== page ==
Swiss prosecutor probes US spying allegations

Malcolm Curtis
Malcolm Curtis - [email protected] • 2 Dec, 2013 Updated Mon 2 Dec 2013 12:26 CEST
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The federal prosecutor’s office has launched an investigation into charges that US agents spied on on consulates, missions and UN agencies in Geneva, a Swiss newspaper says.

SonntagsZeitung reported on Sunday that from 2005 and “possibly up to today” that security specialists working for the American government were hired to do intelligence work in the Swiss city.

The weekly newspaper said it spoke to two former employees of a company based in Carouge, a municipality in the canton of Geneva, who were contracted to collect information for the US government.

The newspapers said the company received one million dollars a year to conduct “illegal surveillance” of diplomatic posts, UN buildings and international organizations.

The two former agents, identified as Jane and John Doe, told the newspaper that eight people in a surveillance detection team were equipped with “video cameras, recording devices and radios” to snoop on these establishments.

“We call it classical detective work,” Jane Doe is quoted as saying.

“People, cars and buildings were shadowed and monitored within a one-kilometre radius of the US Mission to the UN,” she said.

The agents checked on who was going where, any “flashy” behaviour that attracted attention and anyone who seemed to be out of place, the source told SonntagsZeitung.

Information gathered was fed into a data base known as the Security Incident Management Analysis System.

The company had a contract which ran from 2006 to 2011 and when it expired the agents lost their jobs, said SonntagsZeitung which said it had seen documents that back up its claims.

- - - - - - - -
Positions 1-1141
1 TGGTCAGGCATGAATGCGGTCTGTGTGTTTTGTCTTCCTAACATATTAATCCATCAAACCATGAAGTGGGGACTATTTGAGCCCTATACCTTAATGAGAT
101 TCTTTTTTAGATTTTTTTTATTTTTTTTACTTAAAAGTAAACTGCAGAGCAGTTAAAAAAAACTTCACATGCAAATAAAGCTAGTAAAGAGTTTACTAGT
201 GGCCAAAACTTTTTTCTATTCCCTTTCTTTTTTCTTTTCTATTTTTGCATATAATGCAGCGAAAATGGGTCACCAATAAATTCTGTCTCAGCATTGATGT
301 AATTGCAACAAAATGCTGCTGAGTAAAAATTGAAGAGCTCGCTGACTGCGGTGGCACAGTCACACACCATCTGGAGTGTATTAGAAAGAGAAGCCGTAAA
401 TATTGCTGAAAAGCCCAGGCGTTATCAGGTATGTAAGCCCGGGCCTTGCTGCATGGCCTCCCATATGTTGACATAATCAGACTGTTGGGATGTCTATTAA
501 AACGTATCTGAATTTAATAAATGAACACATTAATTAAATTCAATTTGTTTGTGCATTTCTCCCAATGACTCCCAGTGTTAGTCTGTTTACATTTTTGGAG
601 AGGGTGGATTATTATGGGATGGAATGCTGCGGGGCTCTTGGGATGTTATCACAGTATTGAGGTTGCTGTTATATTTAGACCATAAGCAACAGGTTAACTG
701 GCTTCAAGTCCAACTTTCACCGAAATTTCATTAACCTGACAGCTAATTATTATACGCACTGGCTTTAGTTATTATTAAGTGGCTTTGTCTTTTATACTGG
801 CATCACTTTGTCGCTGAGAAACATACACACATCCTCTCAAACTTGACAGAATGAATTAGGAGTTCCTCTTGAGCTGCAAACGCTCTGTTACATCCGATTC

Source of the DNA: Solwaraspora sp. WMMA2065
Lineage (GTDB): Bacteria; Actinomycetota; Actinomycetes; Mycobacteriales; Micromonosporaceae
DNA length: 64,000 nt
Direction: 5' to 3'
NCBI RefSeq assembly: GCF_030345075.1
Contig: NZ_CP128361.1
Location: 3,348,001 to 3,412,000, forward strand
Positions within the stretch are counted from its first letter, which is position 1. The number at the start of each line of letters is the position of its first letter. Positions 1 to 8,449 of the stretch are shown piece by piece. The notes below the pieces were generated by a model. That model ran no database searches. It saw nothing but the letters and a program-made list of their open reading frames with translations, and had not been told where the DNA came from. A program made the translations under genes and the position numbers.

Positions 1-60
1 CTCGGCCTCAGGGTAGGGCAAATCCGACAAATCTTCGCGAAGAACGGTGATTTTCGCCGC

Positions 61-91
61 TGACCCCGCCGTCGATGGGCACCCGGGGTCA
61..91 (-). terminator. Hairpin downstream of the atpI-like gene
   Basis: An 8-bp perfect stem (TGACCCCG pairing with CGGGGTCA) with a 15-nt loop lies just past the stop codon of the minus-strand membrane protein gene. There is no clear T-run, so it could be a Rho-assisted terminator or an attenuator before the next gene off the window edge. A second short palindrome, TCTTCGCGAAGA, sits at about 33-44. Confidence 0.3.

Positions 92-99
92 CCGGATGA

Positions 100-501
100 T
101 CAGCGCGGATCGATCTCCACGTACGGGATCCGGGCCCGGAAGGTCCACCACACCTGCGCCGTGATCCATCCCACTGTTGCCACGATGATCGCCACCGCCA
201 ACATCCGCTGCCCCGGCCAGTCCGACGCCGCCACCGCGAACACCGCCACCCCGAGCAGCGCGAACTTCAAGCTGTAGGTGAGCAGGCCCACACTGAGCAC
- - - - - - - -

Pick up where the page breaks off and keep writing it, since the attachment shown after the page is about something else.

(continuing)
The report follows earlier revelations from Edward Snowden, the whistle-blowing former CIA employee and a contractor for the National Security Agency, who was once posted to work at the US Mission in Geneva.

Snowden, who leaked NSA documents detailing a massive global internet and telephone “data-mining” surveillance program by the agency, also reported that CIA agents worked under cover at the US Mission in Geneva to collect intelligence.

SonntagsZeitung said the US government in 2006 and 2007 sought to obtain permission from the Swiss government to collect intelligence near the American Embassy in Bern but this was refused because of a “lack of legal basis”.

The newspaper concluded that the US government had engaged in “severe” violations of Swiss law and “prohibited acts for a foreign state”.

Last month The Local sought a statement from the US Embassy with regard to concern about US spying in Switzerland and in other countries following disclosures such as the tapping of German Chancellor Angela Merkel’s mobile phone.

“The United States takes the concerns of our partners and allies seriously, “ Alexander Daniels, public affairs officer at the embassy, responded.

“We believe it would be a mistake for us to address these matters in a way that exacerbates tension and damages our many efforts to work together on a range of important bilateral and multilateral issues,” Daniels said.

“We know these disclosures have created significant challenges in our relationships with some of our closest foreign partners,” he said.

“President Obama directed the US Intelligence Community to declassify and make public as much information as possible regarding US intelligence programs while being mindful of the need to protect sensitive classified intelligence and national security,” Daniels said.

“Thousands of pages have already been released.”

Daniels said Obama “has also asked his national security team, as well as outside experts, to review how, in light of changing technologies, the United States can best use its technical collection activities to optimally protect US national security and foreign policy interests while respecting U.S. commitments to privacy and civil liberties”.

The US president, he said, “has been clear that just because the United States can do something, doesn’t mean it should do it”.

But US intelligence programs “contribute greatly to the security of our European allies,” Daniels noted.

“There is no question that information generated by such programs has been used to identify terrorist threats in Europe,” he said.

“The United States has made clear that we collect intelligence of the type gathered by all nations to protect our citizens, allies, and partners and to advance our foreign policy.”  



Malcolm Curtis 2013/12/02 12:26

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